Viewport: Longer Strides
- By J.R. Dailey
- Air & Space magazine, January 2012
"Viewport," by National Air and Space Museum director J.R. Dailey, opens each issue of Air & Space magazine. The column highlights the Museum's ongoing efforts to preserve the history of aviation and spaceflight. This article appeared in the January 2012 issue of Air & Space.
When Alan Shepard became the first American in space, 50 years ago last April, the launch came at a time when the new president, John F. Kennedy, was considering whether to commit the country to a bold NASA proposal to land men on the moon. From this side of history, it’s hard to imagine what NASA was like eight years before the Apollo triumph. We get a glimpse of a young agency trying to balance caution and confidence in Tony Reichhardt’s story, “The Candle Lighters.” (The title is a reference to Shepard’s famous exhortation to the launch controllers to “light this candle” and send his Redstone rocket on its way. Shepard was clearly on the side of confidence.) NASA at the time was staffed by capable, dedicated engineers, technicians, and administrators, but they were inventing the field of human spaceflight as they went. Not only did they have no experience to guide them, they were also losing a race. They were under tremendous pressure to catch up with the Soviets, who, by the time of Shepard’s up-and-back flight, had already sent Yuri Gagarin into orbit.
A number of years ago, I was fortunate enough to get to know one of the early leaders of NASA, Robert Seamans. A NASA associate administrator when Kennedy took office, Seamans was responsible for making major technical decisions at the outset of the Apollo program. In an interview with the National Air and Space Museum’s Space History Division, Seamans, who died in 2008, remembered some of the stress he experienced during the early decision making. (You can find the interview at airspacemag.com/nasm.seamans.) He recalled one evening stroll after a particularly trying day: “We went up the hill right behind where we lived in Georgetown, with a park up at the top, and there happened to be a full moon. I remember looking up at that moon and wondering if I was crazy. But each step as we thought about it seemed to make sense, from the standpoint of my own personal experience.”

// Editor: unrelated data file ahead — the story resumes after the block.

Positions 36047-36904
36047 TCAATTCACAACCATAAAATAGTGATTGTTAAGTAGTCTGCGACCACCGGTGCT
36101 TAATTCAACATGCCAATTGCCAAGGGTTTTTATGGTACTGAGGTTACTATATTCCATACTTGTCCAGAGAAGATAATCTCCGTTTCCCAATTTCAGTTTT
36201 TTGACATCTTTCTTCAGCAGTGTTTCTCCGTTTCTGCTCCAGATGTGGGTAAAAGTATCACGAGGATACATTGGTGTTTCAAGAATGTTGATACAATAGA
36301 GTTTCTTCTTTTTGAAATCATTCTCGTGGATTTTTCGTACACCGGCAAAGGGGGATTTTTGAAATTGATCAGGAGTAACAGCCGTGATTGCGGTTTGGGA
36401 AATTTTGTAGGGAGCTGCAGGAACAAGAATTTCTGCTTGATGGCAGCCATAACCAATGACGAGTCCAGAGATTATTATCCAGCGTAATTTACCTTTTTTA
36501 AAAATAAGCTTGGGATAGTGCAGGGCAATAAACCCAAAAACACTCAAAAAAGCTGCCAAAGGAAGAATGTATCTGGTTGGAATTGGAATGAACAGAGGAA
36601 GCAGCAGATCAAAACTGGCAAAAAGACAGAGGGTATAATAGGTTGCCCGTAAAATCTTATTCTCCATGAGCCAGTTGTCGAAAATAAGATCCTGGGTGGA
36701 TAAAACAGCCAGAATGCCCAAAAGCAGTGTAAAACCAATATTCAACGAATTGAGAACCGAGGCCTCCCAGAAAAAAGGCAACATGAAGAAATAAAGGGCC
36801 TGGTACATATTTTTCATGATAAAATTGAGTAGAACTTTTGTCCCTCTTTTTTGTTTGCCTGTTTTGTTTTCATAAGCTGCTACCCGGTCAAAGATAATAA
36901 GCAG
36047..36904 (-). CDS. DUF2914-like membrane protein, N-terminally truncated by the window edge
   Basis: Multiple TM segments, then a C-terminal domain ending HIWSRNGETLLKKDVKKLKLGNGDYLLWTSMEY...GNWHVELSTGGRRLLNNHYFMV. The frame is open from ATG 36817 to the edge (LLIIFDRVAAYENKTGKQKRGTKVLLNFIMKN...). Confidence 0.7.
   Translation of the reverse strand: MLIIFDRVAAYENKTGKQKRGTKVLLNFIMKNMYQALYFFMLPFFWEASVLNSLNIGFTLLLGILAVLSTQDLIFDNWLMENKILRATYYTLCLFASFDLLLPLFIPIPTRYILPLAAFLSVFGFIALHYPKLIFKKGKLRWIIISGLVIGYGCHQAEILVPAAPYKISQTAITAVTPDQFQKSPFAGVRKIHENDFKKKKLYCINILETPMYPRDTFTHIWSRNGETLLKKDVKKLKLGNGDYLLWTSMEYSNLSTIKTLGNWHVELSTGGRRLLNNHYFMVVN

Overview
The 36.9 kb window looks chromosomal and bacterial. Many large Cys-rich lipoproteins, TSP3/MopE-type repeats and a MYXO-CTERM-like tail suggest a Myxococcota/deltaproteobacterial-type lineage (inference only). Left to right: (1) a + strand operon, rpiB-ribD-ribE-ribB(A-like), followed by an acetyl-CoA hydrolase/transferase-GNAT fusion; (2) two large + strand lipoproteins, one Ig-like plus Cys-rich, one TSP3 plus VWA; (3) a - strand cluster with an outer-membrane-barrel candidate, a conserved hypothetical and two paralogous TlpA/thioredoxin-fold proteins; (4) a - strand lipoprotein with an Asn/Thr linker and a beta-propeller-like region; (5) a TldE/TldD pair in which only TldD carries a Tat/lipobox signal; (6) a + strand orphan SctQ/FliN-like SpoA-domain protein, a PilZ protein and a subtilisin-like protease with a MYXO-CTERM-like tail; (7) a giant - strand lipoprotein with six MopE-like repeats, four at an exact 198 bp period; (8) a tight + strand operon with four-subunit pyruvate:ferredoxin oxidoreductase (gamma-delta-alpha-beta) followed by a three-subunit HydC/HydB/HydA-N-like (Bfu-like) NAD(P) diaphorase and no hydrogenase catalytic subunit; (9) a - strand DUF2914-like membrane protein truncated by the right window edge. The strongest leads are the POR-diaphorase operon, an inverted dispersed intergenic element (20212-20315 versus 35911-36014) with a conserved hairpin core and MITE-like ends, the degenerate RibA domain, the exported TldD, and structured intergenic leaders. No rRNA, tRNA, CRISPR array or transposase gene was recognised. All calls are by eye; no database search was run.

Each step also had to make sense to the president; the country’s reputation was on the line. Seamans believed it was Shepard’s flight that persuaded JFK to shoot for the moon. In the interview, he said, “I think one of the reasons he held off on the Apollo decision was he wasn’t sure that we could deliver.… And I think for that reason, that little Mercury flight had a tremendous bearing on what was to follow.” Three weeks after the launch, Kennedy told a joint session of Congress, “Now is the time to take longer strides.”
Today, private launch firms are attempting longer strides, with NASA’s 50 years of experience to guide them. Elon Musk’s SpaceX, for example, is about to launch supplies to the International Space Station, and Musk says that he’ll soon be able to launch people there. This time, it’s his reputation on the line. We may be poised for another Alan Shepard moment.
J.R. Dailey is the director of the National Air and Space Museum.